ACT election: late counting

Sunday 26/10. Final result: Labor 7, Liberal 6, Greens 4.

The count has now been finalised and the Greens have indeed won a fourth seat in Molonglo, their candidate leading 9457 to the third Liberal’s 8536 at the key point in the count. As I should have noted in the previous entry, there was also a close race between the second and third Greens candidates which has in fact been won by Caroline Le Couteur, who overtook Elena Kirschbaum late in the count. Kirschbaum had 4203 votes at the point where she was excluded to Le Couteur’s 4285.

Saturday 25/10

In Molonglo, we now have a preference count for 62,577 out of 88,291, and Antony Green’s assessment is that “the Greens are starting to be favourite for the final spot”. On the present projection, second Greens candidate Elena Kirshbaum leads third Liberal candidate Giulia Jones 6660 to 6166 at the relevant count. The Liberals are likely to close the gap in what remains of the count – the primary votes that have been admitted to the preference count have gone 31.3 per cent Liberal and 18.5 per cent Greens compared with 31.4 per cent and 18.2 per cent from the total – but my back-of-envelope calculation tells me they will only be able to close the gap by perhaps 200 votes.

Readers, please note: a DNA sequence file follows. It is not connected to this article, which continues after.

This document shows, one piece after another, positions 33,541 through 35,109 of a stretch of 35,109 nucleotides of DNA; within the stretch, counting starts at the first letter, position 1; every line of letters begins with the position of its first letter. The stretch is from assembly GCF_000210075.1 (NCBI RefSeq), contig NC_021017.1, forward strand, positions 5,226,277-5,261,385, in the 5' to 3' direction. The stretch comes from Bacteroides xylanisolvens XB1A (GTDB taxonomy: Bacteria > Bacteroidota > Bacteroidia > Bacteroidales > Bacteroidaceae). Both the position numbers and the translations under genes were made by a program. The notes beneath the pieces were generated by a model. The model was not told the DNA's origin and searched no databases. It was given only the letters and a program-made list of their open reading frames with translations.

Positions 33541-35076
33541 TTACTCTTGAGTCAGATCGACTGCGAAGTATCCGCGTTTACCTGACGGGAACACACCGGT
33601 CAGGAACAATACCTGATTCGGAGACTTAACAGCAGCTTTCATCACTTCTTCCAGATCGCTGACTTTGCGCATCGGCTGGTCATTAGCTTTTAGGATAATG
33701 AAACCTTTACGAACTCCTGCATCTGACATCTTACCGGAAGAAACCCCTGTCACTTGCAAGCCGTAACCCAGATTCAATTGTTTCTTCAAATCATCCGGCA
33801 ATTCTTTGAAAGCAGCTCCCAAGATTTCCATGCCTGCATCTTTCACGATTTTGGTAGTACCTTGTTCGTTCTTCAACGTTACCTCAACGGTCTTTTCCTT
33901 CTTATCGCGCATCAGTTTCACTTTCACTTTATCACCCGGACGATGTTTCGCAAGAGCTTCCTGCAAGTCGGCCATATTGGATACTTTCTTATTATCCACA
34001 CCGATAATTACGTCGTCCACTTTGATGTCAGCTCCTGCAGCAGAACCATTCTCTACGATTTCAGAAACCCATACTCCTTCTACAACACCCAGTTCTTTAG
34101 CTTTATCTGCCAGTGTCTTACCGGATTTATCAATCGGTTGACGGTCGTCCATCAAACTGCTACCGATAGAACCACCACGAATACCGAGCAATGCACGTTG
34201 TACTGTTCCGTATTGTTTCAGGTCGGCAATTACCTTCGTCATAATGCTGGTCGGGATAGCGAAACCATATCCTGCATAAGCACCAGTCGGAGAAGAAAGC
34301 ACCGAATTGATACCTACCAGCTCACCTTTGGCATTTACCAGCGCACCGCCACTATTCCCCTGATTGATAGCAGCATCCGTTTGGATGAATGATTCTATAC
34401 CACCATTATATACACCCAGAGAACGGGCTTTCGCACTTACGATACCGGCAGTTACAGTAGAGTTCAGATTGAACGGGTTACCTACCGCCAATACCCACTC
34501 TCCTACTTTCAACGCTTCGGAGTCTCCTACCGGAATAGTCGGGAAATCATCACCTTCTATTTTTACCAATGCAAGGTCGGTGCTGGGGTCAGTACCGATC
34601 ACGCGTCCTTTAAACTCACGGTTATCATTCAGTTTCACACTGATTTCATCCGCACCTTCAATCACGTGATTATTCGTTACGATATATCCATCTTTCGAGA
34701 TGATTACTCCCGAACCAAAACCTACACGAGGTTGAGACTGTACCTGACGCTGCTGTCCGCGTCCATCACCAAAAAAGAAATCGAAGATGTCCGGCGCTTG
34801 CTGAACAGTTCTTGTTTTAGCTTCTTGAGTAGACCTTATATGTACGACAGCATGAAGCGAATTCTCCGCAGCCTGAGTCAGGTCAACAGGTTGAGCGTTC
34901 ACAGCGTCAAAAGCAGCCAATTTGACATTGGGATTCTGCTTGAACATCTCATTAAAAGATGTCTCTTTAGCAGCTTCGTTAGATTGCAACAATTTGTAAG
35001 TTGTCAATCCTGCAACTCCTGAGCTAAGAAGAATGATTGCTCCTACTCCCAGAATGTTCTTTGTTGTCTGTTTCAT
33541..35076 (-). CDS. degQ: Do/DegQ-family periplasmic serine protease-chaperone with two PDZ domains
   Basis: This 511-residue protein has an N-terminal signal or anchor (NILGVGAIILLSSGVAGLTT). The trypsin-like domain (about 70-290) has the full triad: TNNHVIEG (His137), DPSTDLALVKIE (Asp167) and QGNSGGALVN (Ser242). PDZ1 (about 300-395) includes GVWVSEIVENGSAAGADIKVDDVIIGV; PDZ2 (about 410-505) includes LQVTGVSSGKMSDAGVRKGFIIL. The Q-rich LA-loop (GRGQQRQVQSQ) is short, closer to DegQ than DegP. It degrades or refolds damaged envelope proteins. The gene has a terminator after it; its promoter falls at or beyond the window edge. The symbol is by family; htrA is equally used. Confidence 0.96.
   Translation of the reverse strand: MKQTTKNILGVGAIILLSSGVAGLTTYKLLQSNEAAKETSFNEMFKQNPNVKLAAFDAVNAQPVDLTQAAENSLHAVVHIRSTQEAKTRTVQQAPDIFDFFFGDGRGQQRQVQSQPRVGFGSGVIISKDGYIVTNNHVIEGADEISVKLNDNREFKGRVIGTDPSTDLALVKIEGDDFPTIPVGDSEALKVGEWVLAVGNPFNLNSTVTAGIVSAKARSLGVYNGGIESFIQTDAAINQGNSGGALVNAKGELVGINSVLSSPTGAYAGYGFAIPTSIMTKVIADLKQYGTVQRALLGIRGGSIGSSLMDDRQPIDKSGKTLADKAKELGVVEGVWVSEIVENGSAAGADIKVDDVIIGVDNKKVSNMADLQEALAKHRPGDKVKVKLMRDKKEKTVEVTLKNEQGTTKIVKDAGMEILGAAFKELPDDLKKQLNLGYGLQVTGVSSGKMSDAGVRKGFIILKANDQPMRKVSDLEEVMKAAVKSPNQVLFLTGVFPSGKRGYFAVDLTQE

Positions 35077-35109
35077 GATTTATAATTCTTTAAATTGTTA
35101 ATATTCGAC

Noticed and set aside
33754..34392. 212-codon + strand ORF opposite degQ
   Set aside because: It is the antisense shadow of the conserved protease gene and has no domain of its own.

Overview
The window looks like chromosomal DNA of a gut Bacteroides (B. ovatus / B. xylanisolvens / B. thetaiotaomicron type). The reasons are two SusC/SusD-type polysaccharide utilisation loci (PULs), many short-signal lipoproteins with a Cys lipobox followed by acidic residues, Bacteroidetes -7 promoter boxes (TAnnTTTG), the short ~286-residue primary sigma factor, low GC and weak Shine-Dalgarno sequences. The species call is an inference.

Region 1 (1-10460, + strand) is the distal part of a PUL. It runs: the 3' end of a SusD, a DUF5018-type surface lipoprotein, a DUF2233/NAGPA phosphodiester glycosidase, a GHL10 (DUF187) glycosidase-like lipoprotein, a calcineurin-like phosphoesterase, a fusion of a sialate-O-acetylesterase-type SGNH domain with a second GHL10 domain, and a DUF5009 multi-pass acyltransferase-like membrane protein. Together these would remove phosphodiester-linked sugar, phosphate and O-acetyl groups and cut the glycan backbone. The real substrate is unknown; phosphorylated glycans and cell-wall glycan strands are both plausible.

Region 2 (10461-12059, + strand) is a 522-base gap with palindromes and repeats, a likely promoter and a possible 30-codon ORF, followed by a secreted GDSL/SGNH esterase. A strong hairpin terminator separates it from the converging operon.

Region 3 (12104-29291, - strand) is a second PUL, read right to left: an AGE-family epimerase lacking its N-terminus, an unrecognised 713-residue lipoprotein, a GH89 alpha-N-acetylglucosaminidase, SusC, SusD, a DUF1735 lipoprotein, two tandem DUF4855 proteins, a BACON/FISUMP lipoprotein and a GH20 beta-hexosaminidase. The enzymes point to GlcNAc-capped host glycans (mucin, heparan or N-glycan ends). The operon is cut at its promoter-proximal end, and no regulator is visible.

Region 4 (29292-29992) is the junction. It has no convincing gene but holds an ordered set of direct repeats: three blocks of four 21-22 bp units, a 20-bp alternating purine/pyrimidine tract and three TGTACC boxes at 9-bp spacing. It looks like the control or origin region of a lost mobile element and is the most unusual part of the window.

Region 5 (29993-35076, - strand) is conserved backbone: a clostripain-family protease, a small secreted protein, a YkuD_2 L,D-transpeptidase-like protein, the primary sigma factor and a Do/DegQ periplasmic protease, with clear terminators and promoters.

Tuesday 21/10

The count in Molonglo is getting progressively more interesting, with second Greens candidate Caroline Le Couteur just 49 votes behind third Liberal Jeremy Hanson at the crucial point in the count. Le Couteur herself leads the third Greens candidate, Elena Kirschbaum, by 49 votes at the relevant earlier point of the count. So the result could yet be Labor 7, Liberal 6, Greens 4, rather than 7-7-3.

Sunday 19/10